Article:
A few days later we drive down to Malilangwe in the Chiredzi district. The roads are awful and hazardous at night. Cars ahead will suddenly slam on their brakes and swerve violently to avoid a ten-foot-wide pothole or a donkey. at the side of the road we pass several cars and a bus which have apparently broken down and not been worth repairing. Rather than being towed to a wrecking yard they have been picked clean by locals to the point that only the bare body remains- no motor or transmission, no sears or interior, no wheels or brakes or axles. Most of the cars on the road are smaller models from the Japanese manufacturers, with some SUV's, mostly diesels.
My son-in-law is director of the operations of the trust, which aims to preserve and restore the natural bio-diversity of the region. There is a breeding program for rhinos, educational programs for scouts and school students on wildlife, erosion and other issues. The trust also runs a meal program feeding 19,000 school children whose parents, without this incentive to send their children to school, would likely have them looking after herds of cattle or goats.
The landscape and wildlife are fantastic. It is easy to look from a hilltop and look across the flat landscape which must have looked exactly the same thousands of years ago- not a power line or road visible to the horizon. We go on drives to see herds of elephant, rhinos, antelope and buffalo, zebra, giraffe and lions.
It was the trip of a lifetime for me, and while much has changed, some for better, some for worse, it was a wonderful experience!
Thank you so much for that vivid description of place many of us have never been and probably never will.
Thats not to sound snarky so please dont think I meant anything more than gratitude for you sharing.
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Old 07-03-2017, 06:09 PM
 
7,437 posts, read 5,941,189 times
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Originally Posted by SenseSoCommon View Post
Thank you so much for that vivid description of place many of us have never been and probably never will.
Thats not to sound snarky so please dont think I meant anything more than gratitude for you sharing.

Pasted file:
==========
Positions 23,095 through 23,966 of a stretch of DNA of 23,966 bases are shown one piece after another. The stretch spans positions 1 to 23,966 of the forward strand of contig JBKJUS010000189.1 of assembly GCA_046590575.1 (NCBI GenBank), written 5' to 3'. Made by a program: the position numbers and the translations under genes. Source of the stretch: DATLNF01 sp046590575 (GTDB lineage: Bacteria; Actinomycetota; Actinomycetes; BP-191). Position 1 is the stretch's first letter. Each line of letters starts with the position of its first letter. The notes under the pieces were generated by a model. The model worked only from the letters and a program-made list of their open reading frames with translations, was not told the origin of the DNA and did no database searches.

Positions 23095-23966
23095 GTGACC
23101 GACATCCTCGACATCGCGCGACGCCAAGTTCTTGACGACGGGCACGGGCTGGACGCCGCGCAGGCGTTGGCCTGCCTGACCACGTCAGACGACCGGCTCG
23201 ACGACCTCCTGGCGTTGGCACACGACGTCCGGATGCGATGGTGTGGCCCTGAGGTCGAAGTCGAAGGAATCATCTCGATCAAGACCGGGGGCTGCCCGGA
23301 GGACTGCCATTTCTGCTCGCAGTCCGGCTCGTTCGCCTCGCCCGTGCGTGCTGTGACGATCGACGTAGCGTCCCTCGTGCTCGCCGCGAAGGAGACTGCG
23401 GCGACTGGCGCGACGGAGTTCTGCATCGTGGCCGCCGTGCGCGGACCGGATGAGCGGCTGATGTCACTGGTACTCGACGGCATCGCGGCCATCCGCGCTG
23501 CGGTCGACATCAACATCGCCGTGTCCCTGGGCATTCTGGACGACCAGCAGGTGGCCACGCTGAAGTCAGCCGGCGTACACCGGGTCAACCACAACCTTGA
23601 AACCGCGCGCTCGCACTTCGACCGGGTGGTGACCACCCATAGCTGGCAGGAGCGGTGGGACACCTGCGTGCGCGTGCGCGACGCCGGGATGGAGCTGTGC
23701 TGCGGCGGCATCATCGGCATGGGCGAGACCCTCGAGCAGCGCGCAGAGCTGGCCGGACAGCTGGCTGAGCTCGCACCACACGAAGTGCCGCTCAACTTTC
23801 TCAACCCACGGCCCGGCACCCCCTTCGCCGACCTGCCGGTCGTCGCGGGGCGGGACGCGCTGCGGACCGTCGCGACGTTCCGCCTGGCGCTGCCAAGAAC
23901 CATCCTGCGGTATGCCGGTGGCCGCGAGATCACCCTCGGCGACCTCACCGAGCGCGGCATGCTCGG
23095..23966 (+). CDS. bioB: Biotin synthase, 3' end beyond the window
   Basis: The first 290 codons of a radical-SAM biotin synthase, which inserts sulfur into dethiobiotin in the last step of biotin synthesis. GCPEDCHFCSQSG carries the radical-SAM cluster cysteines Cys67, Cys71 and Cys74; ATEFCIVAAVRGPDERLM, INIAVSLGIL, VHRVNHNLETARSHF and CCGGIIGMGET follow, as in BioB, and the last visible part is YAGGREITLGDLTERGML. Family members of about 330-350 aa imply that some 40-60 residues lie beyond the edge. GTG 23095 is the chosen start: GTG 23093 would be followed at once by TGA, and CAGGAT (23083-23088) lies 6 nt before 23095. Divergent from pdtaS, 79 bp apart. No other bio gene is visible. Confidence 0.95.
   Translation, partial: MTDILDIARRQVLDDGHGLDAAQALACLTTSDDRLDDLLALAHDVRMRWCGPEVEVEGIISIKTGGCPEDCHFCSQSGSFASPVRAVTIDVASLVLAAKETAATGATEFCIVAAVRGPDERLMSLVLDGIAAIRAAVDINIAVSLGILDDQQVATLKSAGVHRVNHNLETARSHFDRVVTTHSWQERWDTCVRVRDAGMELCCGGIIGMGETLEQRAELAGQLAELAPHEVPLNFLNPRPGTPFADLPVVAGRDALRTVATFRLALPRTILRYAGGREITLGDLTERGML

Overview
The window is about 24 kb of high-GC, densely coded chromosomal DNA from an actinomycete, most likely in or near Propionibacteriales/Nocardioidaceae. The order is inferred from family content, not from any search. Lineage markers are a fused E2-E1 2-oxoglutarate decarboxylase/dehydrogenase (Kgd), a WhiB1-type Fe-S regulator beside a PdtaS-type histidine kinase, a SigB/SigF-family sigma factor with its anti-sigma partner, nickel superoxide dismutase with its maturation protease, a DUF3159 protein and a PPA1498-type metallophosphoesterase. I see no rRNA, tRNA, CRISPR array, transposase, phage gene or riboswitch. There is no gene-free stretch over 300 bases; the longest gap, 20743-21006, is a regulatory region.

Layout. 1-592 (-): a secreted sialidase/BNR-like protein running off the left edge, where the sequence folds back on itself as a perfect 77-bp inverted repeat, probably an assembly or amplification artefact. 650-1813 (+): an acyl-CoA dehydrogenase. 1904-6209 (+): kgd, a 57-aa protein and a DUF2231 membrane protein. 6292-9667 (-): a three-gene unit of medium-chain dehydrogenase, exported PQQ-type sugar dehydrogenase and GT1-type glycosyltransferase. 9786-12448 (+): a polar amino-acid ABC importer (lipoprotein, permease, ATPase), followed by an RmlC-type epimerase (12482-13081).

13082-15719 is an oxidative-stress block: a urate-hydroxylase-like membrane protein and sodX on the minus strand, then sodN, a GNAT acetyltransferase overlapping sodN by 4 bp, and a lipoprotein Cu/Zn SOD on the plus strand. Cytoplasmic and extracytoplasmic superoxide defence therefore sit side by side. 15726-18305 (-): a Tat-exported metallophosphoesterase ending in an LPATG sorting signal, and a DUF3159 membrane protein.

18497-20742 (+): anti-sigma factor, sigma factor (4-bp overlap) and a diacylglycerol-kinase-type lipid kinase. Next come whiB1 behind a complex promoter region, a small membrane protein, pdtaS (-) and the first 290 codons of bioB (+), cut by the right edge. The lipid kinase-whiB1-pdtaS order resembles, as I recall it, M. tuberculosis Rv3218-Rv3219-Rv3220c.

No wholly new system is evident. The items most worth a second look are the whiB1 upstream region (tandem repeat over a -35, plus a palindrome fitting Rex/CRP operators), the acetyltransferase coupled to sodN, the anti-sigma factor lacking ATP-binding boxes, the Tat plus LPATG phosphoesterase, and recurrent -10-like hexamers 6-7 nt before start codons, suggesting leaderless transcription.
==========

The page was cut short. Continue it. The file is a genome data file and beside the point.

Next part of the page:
I actually thought that his account was quite fair and balanced, given the tremendous difficulties that Zimbabwe is now encountering and the fact that life for some one like him in Rhodesia would have been quite good, but for the war.

Good that he seems to communicate the complexities of the issue.
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Old 07-03-2017, 07:21 PM
 
4,342 posts, read 2,271,209 times
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Originally Posted by BeauCharles View Post
As if they have them now. You're correct - neither option was/is right, but one could argue a functioning country with decent employment opportunities and a much higher life span (adequate food and medical care) was the more "right" of the two poor choices. They're still ruled by a minority who feather their own beds at the expense of the rest of the population, its just that minority's skin color has changed.
Yes the country was known as the breadbasket of Africa and yet after Mugabe came to power soon had to import their food but it was inevitable that change would come. Cecil Rhodes was an avowed racist - the locals would never be equal or have equal rights during his time or rule by his party. Were many (even most) of the slaves better off prior to the civil war than directly after ? Yes - undoubtedly so. Still that does not mean the old south should have maintained their slavery laws. One could argue that delaying that change caused it to be worse when it did come. Unfortunately they have been led by the typical African despot who squandered his head start and steadily drove his country downhill. Africa deserves better leaders.
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Old 07-11-2017, 07:47 PM
 
465 posts, read 152,816 times
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Originally Posted by Vacanegro View Post
Yes the country was known as the breadbasket of Africa and yet after Mugabe came to power soon had to import their food but it was inevitable that change would come...Were many (even most) of the slaves better off prior to the civil war than directly after ? Yes...Unfortunately they have been led by the typical African despot who squandered his head start and steadily drove his country downhill. Africa deserves better leaders.
Africa should go back to belonging to the animals. Anyone who decides against it can be sent to empty deserts. It is sickening to see how far gone are the rhinos, the elephants, the lions, and how many other species. Who has let this happen and for what justifiable reasons has it happened? Seems there are no justifiable reasons for species extinctions because animals have been over-hunted and then the land dries up and blows away and then some may wonder what happened. Everything got denied.
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Old 07-12-2017, 01:03 AM
 
5,823 posts, read 10,163,236 times
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Default Absolutely true

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Originally Posted by Orion Rules View Post
Africa should go back to belonging to the animals. Anyone who decides against it can be sent to empty deserts. It is sickening to see how far gone are the rhinos, the elephants, the lions, and how many other species. Who has let this happen and for what justifiable reasons has it happened? Seems there are no justifiable reasons for species extinctions because animals have been over-hunted and then the land dries up and blows away and then some may wonder what happened. Everything got denied.

The Earth is going right now through its sixth species extinction, and a lot of that extinction is taking place in Africa
REQUIEM FOR THE PLANET